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The Ills of the Country Start at Home

September 6 , 2020
By Eden Sahle ( Eden Sahle is founder and CEO of Yada Technology Plc. She has studied law with a focus on international economic law. She can be reached at )

Unfortunately, there are no formal standards in Ethiopia on how to raise children in a proper environment within the home. Everyone relies on tradition, and the business of the family is strictly kept separate from that of the nation and society.

This reality is dangerous and could lead to children growing up in hostile and unsuitable conditions that lay a harmful foundation for them. It negatively affects their socio-cultural norms and causes them trauma.

At worst, excusing parents from legal and social responsibility simply because it is their children that they are dealing with could lead to problems. At worst, this may mean children getting abused physically, sexually and emotionally. At best, they will grow up to either be conformists or completely unable to affirm the norms and values of the society they live in, without a bone in their body that questions authority or the status quo, however bad it may be.

Governments and civil societies have, for the most part, learned to accept this, view them as consequences of poverty and generally hope they are addressed as standards of living improve.

Let us consider the worst-case scenario: the abuse of children, for which there is little remedy, given that the victims are often in poor financial circumstances and weakly defended by the law. In most cases, children become much like their parents. Those that have been abused during childhood, either physically or mentally, have a higher chance of abusing their own offspring.

Emotional and psychological abuse and neglect deny children the emotional and behavioural skills that allow them to succeed professionally and socially. Children who are maltreated are more likely to grow up to use drugs or alcohol, run away, refuse to abide by the law and hurt themselves and those closest to them.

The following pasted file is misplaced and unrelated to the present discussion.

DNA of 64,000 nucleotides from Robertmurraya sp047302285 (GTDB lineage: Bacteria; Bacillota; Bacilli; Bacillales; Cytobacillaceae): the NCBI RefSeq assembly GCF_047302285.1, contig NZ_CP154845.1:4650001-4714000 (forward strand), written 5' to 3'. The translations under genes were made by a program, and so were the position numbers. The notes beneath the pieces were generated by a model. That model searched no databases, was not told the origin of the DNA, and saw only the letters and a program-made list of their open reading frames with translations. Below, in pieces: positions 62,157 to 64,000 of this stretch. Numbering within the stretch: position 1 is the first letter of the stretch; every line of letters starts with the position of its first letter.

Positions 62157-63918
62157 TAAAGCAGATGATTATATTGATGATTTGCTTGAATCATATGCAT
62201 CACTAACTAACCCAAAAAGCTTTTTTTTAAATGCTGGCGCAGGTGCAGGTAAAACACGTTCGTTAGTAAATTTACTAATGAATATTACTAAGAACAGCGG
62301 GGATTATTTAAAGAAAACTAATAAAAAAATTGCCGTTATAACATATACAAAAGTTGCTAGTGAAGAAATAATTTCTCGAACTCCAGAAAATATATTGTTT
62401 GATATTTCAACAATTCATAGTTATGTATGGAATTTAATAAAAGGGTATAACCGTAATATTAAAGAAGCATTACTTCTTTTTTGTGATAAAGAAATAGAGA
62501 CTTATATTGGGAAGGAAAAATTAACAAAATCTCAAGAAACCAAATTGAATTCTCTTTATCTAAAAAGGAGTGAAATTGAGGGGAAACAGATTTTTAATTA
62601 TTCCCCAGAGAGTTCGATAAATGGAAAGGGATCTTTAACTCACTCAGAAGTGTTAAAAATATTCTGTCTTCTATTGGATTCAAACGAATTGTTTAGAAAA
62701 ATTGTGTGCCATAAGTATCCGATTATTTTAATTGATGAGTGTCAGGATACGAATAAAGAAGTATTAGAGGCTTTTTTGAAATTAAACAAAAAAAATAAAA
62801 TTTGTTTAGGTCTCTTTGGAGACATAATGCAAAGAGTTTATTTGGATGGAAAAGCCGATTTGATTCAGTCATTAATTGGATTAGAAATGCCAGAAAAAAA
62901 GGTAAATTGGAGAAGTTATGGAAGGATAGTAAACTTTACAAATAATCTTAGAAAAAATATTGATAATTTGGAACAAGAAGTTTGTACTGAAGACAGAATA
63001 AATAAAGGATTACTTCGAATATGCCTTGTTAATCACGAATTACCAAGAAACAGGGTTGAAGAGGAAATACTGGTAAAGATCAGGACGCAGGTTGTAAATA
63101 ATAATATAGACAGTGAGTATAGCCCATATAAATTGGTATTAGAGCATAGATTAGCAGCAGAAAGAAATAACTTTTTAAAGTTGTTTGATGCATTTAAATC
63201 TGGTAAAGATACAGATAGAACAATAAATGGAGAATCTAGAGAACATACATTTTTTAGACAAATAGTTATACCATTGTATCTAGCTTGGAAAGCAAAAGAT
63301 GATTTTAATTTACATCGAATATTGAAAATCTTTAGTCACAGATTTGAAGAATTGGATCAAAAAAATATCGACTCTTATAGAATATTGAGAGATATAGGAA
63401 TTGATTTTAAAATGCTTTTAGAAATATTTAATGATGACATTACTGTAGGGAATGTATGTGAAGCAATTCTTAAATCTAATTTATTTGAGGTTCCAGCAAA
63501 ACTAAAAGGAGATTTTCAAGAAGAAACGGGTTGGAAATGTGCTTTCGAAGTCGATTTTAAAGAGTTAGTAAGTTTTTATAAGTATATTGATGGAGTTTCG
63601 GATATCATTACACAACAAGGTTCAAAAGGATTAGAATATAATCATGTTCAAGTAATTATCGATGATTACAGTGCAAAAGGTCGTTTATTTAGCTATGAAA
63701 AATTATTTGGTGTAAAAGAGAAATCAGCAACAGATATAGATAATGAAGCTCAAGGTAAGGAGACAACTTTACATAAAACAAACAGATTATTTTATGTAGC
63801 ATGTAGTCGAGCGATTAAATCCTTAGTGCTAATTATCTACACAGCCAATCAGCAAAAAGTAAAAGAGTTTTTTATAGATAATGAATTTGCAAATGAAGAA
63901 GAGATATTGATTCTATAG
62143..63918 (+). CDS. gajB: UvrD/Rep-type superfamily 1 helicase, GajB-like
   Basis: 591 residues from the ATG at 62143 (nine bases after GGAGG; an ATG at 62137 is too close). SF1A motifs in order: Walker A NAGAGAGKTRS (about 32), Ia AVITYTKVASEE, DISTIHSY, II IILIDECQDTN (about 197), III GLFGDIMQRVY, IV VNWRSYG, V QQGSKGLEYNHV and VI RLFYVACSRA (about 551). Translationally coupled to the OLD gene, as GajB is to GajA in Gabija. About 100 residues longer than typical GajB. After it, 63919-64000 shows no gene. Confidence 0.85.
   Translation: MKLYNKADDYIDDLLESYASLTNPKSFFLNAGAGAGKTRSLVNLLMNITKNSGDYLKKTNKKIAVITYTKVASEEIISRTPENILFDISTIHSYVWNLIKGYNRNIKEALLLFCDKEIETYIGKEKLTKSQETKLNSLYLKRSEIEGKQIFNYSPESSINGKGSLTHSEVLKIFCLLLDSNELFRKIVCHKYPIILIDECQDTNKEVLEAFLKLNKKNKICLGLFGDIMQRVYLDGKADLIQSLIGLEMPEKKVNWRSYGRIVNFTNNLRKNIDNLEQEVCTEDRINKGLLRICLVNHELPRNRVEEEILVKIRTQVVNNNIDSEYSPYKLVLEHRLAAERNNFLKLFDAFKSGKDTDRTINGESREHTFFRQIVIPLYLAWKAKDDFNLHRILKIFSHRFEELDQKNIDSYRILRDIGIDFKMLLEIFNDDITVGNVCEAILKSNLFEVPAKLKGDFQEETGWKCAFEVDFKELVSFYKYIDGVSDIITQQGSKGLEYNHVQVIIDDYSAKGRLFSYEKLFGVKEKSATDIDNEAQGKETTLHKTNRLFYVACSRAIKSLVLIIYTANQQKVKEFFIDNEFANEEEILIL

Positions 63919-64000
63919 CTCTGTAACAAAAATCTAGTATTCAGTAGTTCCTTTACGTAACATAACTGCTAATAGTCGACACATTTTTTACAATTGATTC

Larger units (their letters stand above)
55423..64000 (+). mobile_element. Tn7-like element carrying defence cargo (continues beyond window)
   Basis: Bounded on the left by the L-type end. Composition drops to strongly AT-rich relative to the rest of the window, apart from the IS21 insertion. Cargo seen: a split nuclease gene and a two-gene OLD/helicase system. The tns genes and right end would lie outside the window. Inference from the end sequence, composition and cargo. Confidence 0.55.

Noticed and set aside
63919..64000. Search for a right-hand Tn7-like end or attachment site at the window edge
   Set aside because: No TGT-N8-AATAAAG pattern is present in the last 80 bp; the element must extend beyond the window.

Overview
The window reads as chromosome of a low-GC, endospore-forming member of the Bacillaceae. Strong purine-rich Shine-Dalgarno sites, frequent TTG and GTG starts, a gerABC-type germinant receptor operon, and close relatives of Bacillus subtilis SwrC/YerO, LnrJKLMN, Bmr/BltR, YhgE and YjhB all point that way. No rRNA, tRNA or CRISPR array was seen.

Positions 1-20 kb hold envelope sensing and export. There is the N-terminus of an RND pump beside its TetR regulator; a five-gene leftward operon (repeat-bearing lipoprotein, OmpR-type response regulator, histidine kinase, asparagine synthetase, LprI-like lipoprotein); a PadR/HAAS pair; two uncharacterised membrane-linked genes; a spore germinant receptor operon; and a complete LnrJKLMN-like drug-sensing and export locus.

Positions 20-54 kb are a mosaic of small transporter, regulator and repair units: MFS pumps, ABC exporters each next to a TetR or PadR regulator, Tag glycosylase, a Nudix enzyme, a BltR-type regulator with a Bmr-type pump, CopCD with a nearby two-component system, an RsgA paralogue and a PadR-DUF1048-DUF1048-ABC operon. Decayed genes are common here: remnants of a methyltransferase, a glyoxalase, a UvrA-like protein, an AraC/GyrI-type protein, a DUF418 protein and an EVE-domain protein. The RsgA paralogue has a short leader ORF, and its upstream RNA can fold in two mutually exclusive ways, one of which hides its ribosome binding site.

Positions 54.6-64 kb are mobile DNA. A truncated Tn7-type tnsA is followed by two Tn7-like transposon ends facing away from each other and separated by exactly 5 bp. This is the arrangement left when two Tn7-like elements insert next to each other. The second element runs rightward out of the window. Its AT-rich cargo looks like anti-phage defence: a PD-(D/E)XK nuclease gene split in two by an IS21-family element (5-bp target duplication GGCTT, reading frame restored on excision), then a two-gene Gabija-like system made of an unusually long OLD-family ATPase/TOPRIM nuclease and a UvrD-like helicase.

There is little scientific evidence to indicate that felons are born bad. It is environmental and economic factors that lead them down such a path. A few may find opportunities and luck and make it to a better life, but the majority remain trapped.

But bad parenting is not wholly about abusing children. It is also failing to instill progressive values in them. Children grow up in households where bad habits and biased views are expressed, making it harder for them to grow up to become open-minded, sensitive and inquisitive.

Research indicates that children that grow up in loving and caring households tend to benefit greatly and grow up to become adults that feel a responsibility toward their society. Around 80pc of a child’s character is formed by age five, and 90pc of a child’s personality is formed by age seven, according to studies.

It shows how parents take the lion’s share of the responsibility for how their children turn out to be. When parents lack solid moral and ethical foundations, compassion, integrity and commitment to their children, the consequences are disastrous. It is a foundational problem that needs to be addressed at home.

Child protection policies and laws in Ethiopia ought to be effectively implemented to protect children and allow them to exercise their full rights. But these laws will not be effective in and of themselves. There is also a dire need to guide society toward a more progressive outlook in which parents are expected to instill in their children a sense of justice, accountability and concern for social inequities.

We usually tend to perceive our dysfunction as the problem of everyone but ourselves. But playing a positive part starts in our homes. Instead of neglecting and perceiving the societal disaster as a strange occurrence that is out of our hands, we need to understand that the solution is within us. An informed public makes for a populace that continually reforms and renews itself. This is not just the job of schools or government but parents as well.

PUBLISHED ON Sep 06,2020 [ VOL 21 , NO 1062]

Eden Sahle is founder and CEO of Yada Technology Plc. She has studied law with a focus on international economic law. She can be reached at

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